Ethiopia Capital City, About Addis Ababa Tourism and Travel

(Ethiopia, ET, East Africa)

Addis Ababa skyline viewFor most visitors to this African country, Addis Ababa is the first point of entry into Ethiopia.

Founded by Emperor Menelik over a hundred years ago, today the city lies at the cultural and commercial heart of Ethiopia.

The city of Addis Ababa also sits at the geographic centre of this fascinating, if often misunderstood, country, and has much to offer visitors in the way of both tourism and travel connections.

Photo of famous obelisk in Addis Ababa

Tourism and General Information

Unlike many other African cities, Addis Abba was not built as a colonial settlement. Rather, it was chosen by Emperor Menelik II in the 1880s to be the permanent capital of Ethiopia.

Unlike the temporary capital cities already tried and ruled out, Addis Abba had the potential for expansion. It also had a plentiful supply of wood for fuel. In 1936, the Italian invasion of Ethiopia by the Italian army marked a new phase in the city's history, the vestiges of which are still apparent in city architecture today.

Image of Taytu Hotel in Addis AbabaLying at the foot of Mount Entoto, Addis Ababa may look like a modest-sized city. In fact, almost four million people live in Addis Ababa today. Like many African cities, it's a mix of fairly modern apartment and office blocks and traditional utilitarian-style housing. The city is crisscrossed with wide avenues and has quite a green feel to it, thanks to the eucalyptus trees which were brought to the city by Menelik II. There are certainly plenty of pleasantly shady places to rest whilst you're sightseeing.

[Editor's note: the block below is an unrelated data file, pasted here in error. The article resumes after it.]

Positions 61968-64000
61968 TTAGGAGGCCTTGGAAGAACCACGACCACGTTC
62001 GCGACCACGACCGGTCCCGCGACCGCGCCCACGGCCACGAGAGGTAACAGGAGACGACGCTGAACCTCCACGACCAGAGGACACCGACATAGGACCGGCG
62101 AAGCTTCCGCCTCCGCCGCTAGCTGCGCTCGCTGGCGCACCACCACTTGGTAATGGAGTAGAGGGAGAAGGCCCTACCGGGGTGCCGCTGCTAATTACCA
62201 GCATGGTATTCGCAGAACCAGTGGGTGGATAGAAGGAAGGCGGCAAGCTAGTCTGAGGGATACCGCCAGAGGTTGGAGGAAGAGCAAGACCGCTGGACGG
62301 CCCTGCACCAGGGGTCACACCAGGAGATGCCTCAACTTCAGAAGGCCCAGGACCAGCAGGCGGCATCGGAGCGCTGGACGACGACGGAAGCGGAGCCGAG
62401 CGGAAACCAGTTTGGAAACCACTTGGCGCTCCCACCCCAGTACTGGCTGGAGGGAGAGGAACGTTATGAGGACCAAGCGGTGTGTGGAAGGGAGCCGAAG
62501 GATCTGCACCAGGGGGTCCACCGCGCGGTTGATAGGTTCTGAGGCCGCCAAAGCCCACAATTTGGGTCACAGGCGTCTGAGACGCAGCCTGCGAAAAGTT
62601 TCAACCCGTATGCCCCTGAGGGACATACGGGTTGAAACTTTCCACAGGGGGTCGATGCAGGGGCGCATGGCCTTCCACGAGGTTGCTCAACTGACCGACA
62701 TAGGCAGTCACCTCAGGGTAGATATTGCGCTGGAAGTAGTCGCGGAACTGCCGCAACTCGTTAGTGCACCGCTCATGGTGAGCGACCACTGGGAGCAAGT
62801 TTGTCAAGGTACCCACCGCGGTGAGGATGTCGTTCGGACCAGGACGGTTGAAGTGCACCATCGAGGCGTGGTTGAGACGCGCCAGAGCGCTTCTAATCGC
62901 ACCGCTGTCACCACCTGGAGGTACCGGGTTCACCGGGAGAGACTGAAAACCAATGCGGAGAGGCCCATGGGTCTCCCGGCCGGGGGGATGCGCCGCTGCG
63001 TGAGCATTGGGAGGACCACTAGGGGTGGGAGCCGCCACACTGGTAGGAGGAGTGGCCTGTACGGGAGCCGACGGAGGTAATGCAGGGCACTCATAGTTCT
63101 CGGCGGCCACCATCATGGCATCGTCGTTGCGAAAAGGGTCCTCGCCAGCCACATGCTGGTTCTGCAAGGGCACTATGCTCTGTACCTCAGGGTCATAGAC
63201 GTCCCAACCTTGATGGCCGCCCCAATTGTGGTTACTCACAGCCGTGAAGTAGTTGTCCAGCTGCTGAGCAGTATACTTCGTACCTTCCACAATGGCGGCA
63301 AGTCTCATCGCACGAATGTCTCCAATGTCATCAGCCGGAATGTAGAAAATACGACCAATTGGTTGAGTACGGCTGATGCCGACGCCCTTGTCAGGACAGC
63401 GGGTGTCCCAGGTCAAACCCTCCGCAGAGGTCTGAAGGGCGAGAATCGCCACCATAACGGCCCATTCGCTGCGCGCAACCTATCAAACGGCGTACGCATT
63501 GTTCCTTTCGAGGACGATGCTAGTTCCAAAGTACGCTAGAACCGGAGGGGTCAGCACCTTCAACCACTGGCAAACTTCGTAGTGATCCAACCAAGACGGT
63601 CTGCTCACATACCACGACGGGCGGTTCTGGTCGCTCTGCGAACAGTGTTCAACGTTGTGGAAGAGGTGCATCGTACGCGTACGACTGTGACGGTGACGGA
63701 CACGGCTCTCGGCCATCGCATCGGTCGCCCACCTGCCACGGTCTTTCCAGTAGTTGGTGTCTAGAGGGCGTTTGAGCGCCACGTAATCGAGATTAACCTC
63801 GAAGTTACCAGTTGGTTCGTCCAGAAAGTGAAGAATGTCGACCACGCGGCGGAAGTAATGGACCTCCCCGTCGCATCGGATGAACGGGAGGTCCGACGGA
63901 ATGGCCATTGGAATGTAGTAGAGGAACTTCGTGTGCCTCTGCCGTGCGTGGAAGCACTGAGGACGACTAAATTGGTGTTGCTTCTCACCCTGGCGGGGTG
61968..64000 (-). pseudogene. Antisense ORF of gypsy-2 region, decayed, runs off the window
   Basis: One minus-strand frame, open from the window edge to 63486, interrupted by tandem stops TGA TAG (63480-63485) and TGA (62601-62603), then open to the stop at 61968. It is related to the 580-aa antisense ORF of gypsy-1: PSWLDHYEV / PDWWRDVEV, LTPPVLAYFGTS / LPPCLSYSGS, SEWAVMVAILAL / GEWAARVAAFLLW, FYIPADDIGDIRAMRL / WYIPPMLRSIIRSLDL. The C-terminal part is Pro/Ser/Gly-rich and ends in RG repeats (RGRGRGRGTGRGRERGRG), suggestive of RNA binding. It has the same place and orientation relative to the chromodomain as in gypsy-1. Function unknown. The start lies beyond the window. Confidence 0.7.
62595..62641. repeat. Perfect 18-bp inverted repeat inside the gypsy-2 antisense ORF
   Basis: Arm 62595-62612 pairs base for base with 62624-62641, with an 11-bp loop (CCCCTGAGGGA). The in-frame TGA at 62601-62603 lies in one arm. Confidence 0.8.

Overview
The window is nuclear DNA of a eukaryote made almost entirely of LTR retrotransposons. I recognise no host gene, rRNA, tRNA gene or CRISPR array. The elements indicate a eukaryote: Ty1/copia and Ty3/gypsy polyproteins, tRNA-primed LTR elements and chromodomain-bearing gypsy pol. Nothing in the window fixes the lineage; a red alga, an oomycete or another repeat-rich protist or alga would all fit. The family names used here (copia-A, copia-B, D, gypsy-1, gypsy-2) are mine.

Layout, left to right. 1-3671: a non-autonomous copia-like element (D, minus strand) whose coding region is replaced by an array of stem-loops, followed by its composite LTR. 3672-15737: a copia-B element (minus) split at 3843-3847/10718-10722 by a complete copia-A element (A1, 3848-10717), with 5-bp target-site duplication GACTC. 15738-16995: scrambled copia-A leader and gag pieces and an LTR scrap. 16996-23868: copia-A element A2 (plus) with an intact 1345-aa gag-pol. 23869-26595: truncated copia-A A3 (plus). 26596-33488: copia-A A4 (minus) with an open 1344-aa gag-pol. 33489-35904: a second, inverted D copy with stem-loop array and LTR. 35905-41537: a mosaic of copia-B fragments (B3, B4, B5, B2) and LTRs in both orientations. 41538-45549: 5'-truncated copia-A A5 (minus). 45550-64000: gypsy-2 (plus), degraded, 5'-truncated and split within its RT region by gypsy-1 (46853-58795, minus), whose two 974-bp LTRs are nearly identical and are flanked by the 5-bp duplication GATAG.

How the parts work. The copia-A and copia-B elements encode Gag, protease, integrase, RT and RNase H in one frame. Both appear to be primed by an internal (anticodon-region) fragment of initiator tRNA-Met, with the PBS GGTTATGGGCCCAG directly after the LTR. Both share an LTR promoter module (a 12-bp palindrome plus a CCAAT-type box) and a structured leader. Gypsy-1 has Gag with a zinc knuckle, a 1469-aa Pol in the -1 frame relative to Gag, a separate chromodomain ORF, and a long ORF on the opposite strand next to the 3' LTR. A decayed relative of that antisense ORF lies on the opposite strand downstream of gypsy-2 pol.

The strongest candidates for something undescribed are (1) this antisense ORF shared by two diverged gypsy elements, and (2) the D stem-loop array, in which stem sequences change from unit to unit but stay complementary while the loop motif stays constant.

The city centre includes the Merkato and Piazza districts. The latter has a distinctive Italian feel, a legacy of the Italian invasion of Ethiopia. Consequently, there are numerous Italian restaurants, as well as small cafes, and jewellery and book shops, and a few European-style shopping centre. The Merkato district is dominated by its vast open air market.

Outside of the city centre, in the south-east of Addis Ababa, is the Bole district. This neighbourhood is home to some of Ethiopia's wealthiest people as well as those connected to one of the hundred or so embassies and missions located in the city.

Addis Ababa is characterized by its numerous religious monuments, including St. George's Cathedral and Holy Trinity Cathedral. The city also boasts an impressive market, several interesting museums, and major monuments, such as the Lion of Judah Statue.